The first time I went canvassing, I was in college.
I found a local field office, I got a clipboard with a walk packet and a script, and I knocked doors for the better part of an afternoon.
Every person I talked to was a Democrat. I wasn’t trying to change any minds or persuade someone on the merits of a particular policy position. I wasn’t even really trying to learn how much support my candidate had.
I was just trying to get people to show up. Every person on my list was a registered voter who had an inconsistent record of participation. My goal was to nudge them toward a polling place on Election Day.
It’s been almost 20 years. Those walk packets are a little better organized. The data that volunteers collect has mostly been digitized. But on the whole, the process and the results those actions generate are exactly the same.
Two years ago, however, David Broockman, a political scientist at UC Berkeley, and Joshua Kalla, a political scientist at Yale, showed that a different approach to canvassing could produce a wildly different outcome.
They partnered with an LGBT organization in South Florida working to prevent a backlash after Miami-Dade County Commission passed an ordinance protecting transgender people.
Instead of sticking to a script, Broockman and Kalla had their volunteers engage voters in a genuine dialogue — one that lasted 10 minutes on average. Their canvassers asked voters to share a story about themselves — about a time when they themselves felt marginalized for being different. In the flow of that conversation, the canvassers pushed then voters to apply what they felt after those experiences to the situation of trans and nonbinary people.
Using a survey tool called a “feeling thermometer,” Broockman and Kalla were able to measure the impact of those conversations. Their canvassers increased positive feelings about transgender people by an average of 10 points on a 100-point scale. In their write up of the study for the journal Science, they note that this change was larger than the average “increase in positive affect toward gay men and lesbians among Americans between 1998 and 2012.”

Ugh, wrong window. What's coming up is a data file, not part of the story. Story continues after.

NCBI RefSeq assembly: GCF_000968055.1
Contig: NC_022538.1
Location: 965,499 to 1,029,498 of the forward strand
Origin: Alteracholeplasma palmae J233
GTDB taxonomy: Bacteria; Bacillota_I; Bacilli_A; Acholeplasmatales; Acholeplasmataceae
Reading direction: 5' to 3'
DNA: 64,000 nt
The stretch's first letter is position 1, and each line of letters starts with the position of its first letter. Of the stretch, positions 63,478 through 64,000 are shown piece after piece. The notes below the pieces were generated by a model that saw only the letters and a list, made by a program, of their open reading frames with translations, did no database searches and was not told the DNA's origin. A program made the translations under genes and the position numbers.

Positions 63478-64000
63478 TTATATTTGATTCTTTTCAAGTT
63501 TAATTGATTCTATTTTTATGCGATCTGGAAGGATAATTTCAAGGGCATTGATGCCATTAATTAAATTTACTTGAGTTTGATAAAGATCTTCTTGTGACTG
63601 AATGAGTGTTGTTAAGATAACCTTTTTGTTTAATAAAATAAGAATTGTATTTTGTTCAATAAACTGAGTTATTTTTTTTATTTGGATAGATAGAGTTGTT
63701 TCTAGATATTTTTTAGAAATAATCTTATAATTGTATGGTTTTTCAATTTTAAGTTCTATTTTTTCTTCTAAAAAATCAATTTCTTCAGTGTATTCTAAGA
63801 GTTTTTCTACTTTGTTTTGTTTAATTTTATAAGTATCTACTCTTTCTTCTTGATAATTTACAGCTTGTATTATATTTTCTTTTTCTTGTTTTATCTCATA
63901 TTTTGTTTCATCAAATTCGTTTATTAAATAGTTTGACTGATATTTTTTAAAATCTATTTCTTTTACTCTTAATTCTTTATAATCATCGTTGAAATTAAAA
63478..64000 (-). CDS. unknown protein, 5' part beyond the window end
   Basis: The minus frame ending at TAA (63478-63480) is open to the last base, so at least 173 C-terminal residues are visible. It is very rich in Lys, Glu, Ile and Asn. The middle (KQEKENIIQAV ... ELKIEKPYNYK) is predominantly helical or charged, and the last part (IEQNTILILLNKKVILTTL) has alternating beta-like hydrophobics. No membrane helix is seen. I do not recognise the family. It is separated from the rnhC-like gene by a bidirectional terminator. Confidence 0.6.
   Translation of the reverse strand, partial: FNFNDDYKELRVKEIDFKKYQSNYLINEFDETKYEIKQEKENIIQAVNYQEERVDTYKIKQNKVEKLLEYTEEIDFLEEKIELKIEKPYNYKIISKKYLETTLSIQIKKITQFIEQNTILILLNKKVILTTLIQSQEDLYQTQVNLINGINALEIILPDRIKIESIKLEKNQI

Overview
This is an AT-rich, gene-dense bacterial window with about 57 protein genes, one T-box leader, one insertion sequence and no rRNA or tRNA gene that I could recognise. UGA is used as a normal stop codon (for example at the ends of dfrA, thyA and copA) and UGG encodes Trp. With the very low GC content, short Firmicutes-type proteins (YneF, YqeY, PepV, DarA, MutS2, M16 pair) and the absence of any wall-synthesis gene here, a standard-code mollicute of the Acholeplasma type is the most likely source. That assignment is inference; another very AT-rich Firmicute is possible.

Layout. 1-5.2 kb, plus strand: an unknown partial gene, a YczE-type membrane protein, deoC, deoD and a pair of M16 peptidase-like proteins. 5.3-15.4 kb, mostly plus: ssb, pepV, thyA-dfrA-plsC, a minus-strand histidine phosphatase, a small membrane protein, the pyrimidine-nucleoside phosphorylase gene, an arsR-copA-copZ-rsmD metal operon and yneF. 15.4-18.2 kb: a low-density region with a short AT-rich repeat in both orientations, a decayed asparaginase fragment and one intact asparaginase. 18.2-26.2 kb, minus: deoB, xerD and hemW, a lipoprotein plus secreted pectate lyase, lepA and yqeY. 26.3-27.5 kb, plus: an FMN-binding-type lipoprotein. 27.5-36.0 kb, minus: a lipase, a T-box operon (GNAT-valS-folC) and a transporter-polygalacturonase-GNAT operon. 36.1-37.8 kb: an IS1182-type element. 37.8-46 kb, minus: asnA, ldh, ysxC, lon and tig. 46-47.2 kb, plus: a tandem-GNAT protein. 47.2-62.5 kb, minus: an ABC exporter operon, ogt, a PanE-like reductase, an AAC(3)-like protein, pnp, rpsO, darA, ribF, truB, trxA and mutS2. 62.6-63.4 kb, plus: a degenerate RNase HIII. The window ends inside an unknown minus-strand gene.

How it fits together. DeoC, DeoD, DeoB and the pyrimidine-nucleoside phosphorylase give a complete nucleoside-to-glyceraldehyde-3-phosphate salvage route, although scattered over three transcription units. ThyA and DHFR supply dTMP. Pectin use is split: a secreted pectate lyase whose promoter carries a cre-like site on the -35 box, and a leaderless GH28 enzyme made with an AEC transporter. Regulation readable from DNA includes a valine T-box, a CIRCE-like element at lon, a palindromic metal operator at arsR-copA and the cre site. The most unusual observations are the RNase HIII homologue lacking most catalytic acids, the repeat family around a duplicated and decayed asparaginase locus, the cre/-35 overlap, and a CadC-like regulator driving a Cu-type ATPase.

More interesting still, that change in attitude seems to be durable. When Broockman and Kalla conducted surveys three months after the canvassing conversations, those whose minds were changed still registered decreased transphobia. That stands apart and above what we understand about every other persuasion channel. The effect of TV advertising, for instance, seemingly decays in a matter of weeks.
And best of all, Broockman and Kalla have now replicated those findings with a significant expansion of their study. In a new, peer-reviewed paper, they document the results of three placebo-controlled field experiments featuring 230 canvassers in seven different communities throughout the course of 2018. Their organizers were working on a wider set of issues, as well — including immigrants’ rights.
The key insights from this research are centered around empathy. To change someone’s mind, you need to listen to them, find common values, and try to build a genuine human connection.
It’s also about trust.
Campaigns need to trust their canvassers to go off script. Canvassers need to trust that voters will be receptive to an open-ended conversation. Voters need to trust that the canvasser is willing to engage in a dialogue without judgment or condemnation.
At a time when trust in institutions of all kinds — from the media to universities to politicians — is falling, when partisan identities dictate attitudes on everything from questions of policy to the purchase of sneakers and spin class memberships, this kind of innovation focused on one-to-one connections couldn’t be more welcome.
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